Amazon's Bezos says National Enquirer owner tried to blackmail him




  • In US
  • 2019-02-08 03:33:28Z
  • By By Jeffrey Dastin and Nandita Bose

By Jeffrey Dastin and Nandita Bose

(Reuters) - Jeff Bezos, chief executive of Amazon.com Inc, has accused the owner of the National Enquirer of trying to blackmail him with the threat of publishing "intimate photos" he allegedly sent to his girlfriend unless he said in public that the supermarket tabloid's reporting on him was not politically motivated.

The accusation, published in a blog post (https://bit.ly/2WOLuOf), is the latest twist in a weeks-long saga that has brought the world's richest person's private life into the spotlight and thrusts him deeper into a battle with the leading U.S. tabloid publisher, which has had close links with the president of the United States.

"Of course I don't want personal photos published, but I also won't participate in their well-known practice of blackmail, political favors, political attacks, and corruption," Bezos wrote. "I prefer to stand up, roll this log over, and see what crawls out."

American Media Inc (AMI), the owner of the National Enquirer, did not immediately return a request for comment.

Bezos and his wife announced last month that they were divorcing after 25 years of marriage, following a period of "loving exploration" and trial separation. That same day, the National Enquirer touted it was publishing alleged intimate text messages between Bezos and Lauren Sanchez, a former television anchor whom he was said to be dating.

Since the affair, Bezos opened an investigation into the leak led by Gavin de Becker, a public safety expert and former appointee of U.S. President Ronald Reagan. De Becker proceeded to tell media that the leak was politically motivated.

Bezos, Amazon and the newspaper he owns privately, the Washington Post, have all been targets of attacks on Twitter by U.S. President Donald Trump.

"It's unavoidable that certain powerful people who experience Washington Post news coverage will wrongly conclude I am their enemy," Bezos wrote. "President Trump is one of those people, obvious by his many tweets."

The suggestion that the National Enquirer's reporting on him was politically motivated concerned AMI, according to Bezos.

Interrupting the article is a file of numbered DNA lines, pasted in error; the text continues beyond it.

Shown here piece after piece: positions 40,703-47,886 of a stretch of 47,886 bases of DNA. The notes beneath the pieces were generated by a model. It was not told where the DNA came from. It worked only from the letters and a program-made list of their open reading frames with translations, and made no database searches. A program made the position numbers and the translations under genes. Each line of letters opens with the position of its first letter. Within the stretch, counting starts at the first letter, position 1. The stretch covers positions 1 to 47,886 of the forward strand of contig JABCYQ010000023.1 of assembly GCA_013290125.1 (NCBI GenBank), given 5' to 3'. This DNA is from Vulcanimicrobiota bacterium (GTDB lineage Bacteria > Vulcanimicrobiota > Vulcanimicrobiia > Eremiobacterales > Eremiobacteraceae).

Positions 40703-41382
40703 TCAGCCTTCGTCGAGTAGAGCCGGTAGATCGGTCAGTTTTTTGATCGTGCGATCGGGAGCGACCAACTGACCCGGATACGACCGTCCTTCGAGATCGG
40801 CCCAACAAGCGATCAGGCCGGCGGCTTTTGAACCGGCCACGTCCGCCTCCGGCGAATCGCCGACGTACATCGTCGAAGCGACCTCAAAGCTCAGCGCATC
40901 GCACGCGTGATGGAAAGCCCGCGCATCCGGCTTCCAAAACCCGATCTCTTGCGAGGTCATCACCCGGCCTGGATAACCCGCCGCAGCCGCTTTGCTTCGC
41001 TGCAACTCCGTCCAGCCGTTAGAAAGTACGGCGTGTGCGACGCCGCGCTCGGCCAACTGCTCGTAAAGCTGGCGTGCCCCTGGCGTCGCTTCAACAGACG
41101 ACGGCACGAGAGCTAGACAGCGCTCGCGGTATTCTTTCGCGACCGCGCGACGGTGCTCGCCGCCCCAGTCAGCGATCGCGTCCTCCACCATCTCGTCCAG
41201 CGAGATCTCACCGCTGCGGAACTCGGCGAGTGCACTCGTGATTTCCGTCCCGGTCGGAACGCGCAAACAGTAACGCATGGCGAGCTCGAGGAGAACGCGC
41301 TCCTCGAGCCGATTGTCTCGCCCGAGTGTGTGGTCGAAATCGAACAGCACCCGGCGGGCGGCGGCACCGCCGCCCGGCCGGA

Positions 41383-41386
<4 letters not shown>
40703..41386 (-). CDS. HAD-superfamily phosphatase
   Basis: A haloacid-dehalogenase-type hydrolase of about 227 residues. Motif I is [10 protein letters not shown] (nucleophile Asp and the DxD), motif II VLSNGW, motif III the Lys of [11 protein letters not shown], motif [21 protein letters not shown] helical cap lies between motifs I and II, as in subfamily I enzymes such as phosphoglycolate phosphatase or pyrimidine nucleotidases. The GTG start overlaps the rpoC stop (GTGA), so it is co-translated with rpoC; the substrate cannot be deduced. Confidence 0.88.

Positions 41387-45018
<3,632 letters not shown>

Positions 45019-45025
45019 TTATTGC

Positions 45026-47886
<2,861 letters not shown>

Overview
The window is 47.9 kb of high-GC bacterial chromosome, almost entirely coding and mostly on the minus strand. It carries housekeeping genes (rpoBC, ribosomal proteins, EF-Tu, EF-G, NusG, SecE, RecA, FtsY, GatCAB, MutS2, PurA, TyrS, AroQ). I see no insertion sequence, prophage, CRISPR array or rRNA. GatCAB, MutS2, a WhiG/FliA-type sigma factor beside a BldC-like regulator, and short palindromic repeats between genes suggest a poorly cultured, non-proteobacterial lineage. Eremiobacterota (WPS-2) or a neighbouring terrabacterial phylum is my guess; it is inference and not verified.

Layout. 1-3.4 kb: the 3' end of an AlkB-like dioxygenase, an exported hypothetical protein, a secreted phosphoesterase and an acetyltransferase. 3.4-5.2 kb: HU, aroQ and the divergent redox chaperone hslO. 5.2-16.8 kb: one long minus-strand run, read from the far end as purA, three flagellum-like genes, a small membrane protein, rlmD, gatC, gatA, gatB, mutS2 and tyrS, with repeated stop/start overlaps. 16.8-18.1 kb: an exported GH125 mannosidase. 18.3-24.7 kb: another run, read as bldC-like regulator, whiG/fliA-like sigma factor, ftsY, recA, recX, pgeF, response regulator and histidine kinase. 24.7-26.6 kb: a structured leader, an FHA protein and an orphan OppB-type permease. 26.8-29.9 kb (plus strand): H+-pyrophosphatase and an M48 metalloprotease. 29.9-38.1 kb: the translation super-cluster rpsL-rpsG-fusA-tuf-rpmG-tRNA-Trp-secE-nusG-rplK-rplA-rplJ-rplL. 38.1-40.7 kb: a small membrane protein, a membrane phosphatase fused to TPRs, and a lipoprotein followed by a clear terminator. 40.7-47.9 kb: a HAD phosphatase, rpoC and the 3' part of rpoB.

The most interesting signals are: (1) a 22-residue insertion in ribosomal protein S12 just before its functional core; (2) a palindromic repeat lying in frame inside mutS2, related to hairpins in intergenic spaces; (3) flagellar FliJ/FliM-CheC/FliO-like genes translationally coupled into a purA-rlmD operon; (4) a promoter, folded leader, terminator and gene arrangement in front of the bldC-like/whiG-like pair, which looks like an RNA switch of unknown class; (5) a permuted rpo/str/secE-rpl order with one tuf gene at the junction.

In his blog, Bezos reproduces an email from AMI deputy general counsel, Jon Fine, to a lawyer representing de Becker. In it, AMI proposes a public acknowledgment from Bezos and de Becker that "they have no knowledge or basis for suggesting that (AMI's) coverage was politically motivated or influenced by political forces."

In return for such an acknowledgement, according to the email, AMI offered "not to publish, distribute, share, or describe unpublished texts and photos."

Bezos said the statement AMI was proposing was false and described the offer as an "extortionate proposal."

The alleged extortion raises questions about whether AMI and its chief executive David Pecker have violated a cooperation agreement AMI made last year with federal prosecutors in connection with a $150,000 hush-money payment given to Karen McDougal, the Playboy model who claims she had an affair with President Donald Trump.

The payment was made during the 2016 presidential election to influence that election, according to the United States Attorney's Office for the Southern District of New York. The deal not to prosecute was conditional on AMI not committing another crime, the office said.

"Clearly Bezos will have a civil claim against AMI if they chose to bring it, but the question is whether it is criminal," said David Berger, a litigation partner with Wilson Sonsini Goodrich & Rosati.

Bezos, who owns more than $120 billion in Amazon stock, said in his blog: "If in my position I can't stand up to this kind of extortion, how many people can?"


(Reporting by Nandita Bose and Jeffrey Dastin in Washington DC; Editing by Bill Rigby)

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